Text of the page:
The True Story of Megaverb

About a year ago, around a bonfire, I ran into Devin — co-founder of Goodhertz — at a friend’s party at the top of a hill in Northeast Los Angeles. I knew Devin had made plans to pick up an old digital reverb unit earlier that day, but I hadn’t talked to him since. Now, as he sat there, staring into the fire, I could tell that he must have quite a story to tell.

So I asked him about it, and the details captivated me: the house he had just been to in the San Fernando Valley; the owner, dressed all in black; the owners’ many cats; the reverb unit itself, and its broken controls (though — thankfully — it was still possible to control the machine via MIDI, a task Devin had just been busy with, before he pulled himself away to come here and sit at this fire).

A frame from the final video (watchable at the top of this post).A frame from the final video (watchable at the top of this post).

Within the space of a couple weeks, that digital reverb’s unique sound began to come back to life in the Goodhertz codebase, first as a small addition to Lossy (is there anything better than heavy reverb paired with heavy compression?), then as a plugin itself, Megaverb — the quintessence of “bad” 1980s digital reverbs, improved and updated, and available for Mac and Windows.

Around the time that we released that plugin in the fall of 2018, I wrote up the true story of Megaverb’s origins as Devin had related it to me all those months ago on the top of that hill. Then we hired an actor, Tobin Mitnick, to come by our studio and narrate the true story, which he did, and the audio was incredible.

And then it fell to me to make a video out of it.

Making the video

Attempt #1

At first I thought it’d be a simple kinetic typography video — words pop onto the screen as they’re being said. It’s a format I enjoy, and one that would utilize some research I’d recently been doing on making videos with DrawBot.

The first attempt at a video — type only.The first attempt at a video — type only.

But after a week or two of working on it on-and-off, that idea never quite left the ground. Then it was the holidays and the idea gathered dust.

Attempt #2

Months later, after making a number of videos for our Pi Day sale, this time using a combination of DrawBot and AfterEffects, I tried that idea again: a simple text-based video, using (mostly) fonts from the 1980s.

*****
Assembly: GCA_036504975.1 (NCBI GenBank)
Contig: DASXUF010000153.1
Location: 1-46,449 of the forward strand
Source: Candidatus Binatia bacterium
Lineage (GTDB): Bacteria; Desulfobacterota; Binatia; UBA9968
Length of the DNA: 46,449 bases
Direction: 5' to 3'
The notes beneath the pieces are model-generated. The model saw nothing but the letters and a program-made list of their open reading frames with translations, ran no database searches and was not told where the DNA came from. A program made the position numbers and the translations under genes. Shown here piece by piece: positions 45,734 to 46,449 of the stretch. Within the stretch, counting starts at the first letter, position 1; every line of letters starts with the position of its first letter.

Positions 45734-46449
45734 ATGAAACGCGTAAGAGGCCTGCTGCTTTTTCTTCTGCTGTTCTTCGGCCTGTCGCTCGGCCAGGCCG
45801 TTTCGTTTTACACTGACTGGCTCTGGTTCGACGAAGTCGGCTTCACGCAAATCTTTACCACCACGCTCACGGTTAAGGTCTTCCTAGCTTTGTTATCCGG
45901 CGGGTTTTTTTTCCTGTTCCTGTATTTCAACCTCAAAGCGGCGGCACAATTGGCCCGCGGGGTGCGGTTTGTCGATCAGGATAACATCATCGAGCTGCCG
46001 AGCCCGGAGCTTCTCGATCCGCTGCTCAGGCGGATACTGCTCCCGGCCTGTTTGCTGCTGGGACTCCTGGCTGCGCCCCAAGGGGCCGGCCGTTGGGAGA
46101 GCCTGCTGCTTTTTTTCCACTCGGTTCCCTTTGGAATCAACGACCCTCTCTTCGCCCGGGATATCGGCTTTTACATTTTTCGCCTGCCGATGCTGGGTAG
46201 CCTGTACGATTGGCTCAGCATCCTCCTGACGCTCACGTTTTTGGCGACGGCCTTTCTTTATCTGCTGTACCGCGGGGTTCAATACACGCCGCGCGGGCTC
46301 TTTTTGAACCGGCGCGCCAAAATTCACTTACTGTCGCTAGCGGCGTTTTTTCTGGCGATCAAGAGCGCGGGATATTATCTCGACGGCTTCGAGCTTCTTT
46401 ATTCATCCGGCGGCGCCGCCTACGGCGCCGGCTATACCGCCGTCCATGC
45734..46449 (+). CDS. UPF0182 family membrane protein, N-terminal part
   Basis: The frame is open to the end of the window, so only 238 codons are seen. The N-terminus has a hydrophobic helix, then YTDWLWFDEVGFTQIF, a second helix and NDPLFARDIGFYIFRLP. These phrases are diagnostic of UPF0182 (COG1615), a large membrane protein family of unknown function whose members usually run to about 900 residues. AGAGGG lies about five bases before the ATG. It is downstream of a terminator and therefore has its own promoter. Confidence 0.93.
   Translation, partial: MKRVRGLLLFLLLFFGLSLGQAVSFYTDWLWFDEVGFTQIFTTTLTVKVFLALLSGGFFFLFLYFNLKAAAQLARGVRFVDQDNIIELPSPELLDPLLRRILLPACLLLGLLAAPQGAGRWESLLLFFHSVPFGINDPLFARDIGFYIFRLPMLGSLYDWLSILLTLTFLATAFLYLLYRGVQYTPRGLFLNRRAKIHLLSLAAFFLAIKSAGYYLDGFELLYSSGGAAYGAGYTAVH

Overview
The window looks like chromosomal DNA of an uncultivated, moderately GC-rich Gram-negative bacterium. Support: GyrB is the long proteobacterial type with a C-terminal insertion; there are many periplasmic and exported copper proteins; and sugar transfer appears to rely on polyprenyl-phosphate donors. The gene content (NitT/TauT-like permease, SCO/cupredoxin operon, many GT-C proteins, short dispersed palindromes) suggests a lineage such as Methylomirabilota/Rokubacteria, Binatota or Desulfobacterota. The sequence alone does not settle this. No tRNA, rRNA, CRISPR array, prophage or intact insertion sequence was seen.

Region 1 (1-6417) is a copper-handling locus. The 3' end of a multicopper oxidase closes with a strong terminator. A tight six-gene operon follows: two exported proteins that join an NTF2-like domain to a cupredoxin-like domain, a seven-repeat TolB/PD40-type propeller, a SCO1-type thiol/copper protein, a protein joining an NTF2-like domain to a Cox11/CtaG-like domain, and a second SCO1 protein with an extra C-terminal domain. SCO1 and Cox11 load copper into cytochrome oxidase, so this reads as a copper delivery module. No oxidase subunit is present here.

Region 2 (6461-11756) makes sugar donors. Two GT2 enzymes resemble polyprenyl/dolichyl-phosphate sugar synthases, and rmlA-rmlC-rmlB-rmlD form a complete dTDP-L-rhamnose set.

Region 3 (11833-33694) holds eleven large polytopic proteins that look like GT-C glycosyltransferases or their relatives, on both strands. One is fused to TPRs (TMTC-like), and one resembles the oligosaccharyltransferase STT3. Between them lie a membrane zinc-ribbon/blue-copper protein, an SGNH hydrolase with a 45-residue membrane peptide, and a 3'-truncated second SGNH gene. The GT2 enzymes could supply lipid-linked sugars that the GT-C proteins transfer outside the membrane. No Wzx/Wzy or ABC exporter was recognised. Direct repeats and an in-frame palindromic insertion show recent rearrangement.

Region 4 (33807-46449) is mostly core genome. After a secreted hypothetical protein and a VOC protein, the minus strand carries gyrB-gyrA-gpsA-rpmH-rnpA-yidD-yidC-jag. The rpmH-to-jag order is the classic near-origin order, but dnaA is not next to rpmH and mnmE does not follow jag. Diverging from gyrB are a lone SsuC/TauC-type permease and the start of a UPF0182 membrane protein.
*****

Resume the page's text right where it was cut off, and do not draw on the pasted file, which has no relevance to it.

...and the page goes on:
The second attempt at a video — still just type, but much more vibe.The second attempt at a video — still just type, but much more vibe.

This time around I managed to finish a full draft, along with a simple synthesizer score, which I sent to Devin, who punched it up with some synth flourishes and sub-bass rumbles.

Still the video was not quite there.

I should point out that I have a very high tolerance for text; for me, it can be quite thrilling to watch words pop onto a screen, even in simple paragraphs. But something I’ve learned over the years is that this puts me in the minority of humanity, and everyone I showed the video had the same reaction: it’s interesting, but it’s missing something.

Maybe there could be out-of-focus footage of an actual ranch house in the background, or footage of an actual digital reverb unit? I could almost see that working, but not quite. Should we film an actor spinning around to pull a power supply from a drawer? That didn’t seem possible, at least not without changing the tone of the video altogether.

Attempt #3

What if it was illustrated instead? Maybe in a Tron-esque style? That way we could bring both the concrete scenes of the story and abstract ideas of the narration to life in three-dimensional form.

So, looking for an excuse to dive into the recently-updated Blender 2.8, I set out to put together a proof-of-concept scene: the ranch-house in the San Fernando Valley.

An early render from this video (soon to be replaced by a more solid ranch-house)An early render from this video (soon to be replaced by a more solid ranch-house)

Closer! Within a week I had put together eight more illustrations, culminating in a scene of the sounds themselves, appearing as gigantic words set in the classic typeface Rage Italic (which you may recognize from the current California license plates). (Also, I should note that this scene is an homage to the early 90s Regal Cinemas roller coaster intro sequence.)

The final scene of the video, as seen from above.The final scene of the video, as seen from above.

Once that was all stitched together in After Effects (aka yesterday), I sent it to Devin for a final mix and a few more sonic punch-ups (a whoosh as you pass through the first Goodhertz logo; Devin’s inspired bass-drop at the very end), and now it’s Wednesday and I’m writing this blog post and tomorrow — the date on this post — is when we release(d) this video. We hope you enjoy it!

You can listen to the soundtrack on SoundCloud here.

Typefaces Used (in order of appearance)